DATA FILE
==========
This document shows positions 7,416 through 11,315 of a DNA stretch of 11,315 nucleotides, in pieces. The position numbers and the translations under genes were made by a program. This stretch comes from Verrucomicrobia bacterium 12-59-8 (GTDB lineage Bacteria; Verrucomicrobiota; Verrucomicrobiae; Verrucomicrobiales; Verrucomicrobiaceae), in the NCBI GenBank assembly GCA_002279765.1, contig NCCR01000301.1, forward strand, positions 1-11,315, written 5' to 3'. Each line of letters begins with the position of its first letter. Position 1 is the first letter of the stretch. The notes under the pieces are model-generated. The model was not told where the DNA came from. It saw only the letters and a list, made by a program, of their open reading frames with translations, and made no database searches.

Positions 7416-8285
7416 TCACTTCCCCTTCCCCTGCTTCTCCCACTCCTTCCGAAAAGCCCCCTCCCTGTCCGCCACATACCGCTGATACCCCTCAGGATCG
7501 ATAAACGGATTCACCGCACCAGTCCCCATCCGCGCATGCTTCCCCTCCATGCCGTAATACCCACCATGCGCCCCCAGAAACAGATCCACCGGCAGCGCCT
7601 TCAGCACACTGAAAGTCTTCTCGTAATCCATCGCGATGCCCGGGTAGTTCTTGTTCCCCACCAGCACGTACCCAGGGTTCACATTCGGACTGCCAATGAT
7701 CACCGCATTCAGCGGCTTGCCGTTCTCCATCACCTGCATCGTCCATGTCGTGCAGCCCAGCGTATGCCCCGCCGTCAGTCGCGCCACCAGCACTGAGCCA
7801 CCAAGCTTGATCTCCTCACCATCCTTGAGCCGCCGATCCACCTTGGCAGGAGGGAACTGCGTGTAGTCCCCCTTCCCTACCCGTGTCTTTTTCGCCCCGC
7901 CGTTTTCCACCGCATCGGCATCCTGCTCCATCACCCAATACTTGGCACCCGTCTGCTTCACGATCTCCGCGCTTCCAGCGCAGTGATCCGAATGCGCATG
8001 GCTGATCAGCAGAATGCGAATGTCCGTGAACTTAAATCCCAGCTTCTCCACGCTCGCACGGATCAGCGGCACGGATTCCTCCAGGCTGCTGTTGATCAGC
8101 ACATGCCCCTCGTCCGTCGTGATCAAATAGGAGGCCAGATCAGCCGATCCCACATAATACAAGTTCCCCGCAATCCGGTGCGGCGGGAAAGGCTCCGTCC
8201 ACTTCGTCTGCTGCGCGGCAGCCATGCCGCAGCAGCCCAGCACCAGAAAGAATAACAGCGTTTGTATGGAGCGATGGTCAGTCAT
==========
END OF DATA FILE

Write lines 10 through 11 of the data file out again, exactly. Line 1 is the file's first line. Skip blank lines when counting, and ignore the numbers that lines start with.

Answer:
8101 ACATGCCCCTCGTCCGTCGTGATCAAATAGGAGGCCAGATCAGCCGATCCCACATAATACAAGTTCCCCGCAATCCGGTGCGGCGGGAAAGGCTCCGTCC
8201 ACTTCGTCTGCTGCGCGGCAGCCATGCCGCAGCAGCCCAGCACCAGAAAGAATAACAGCGTTTGTATGGAGCGATGGTCAGTCAT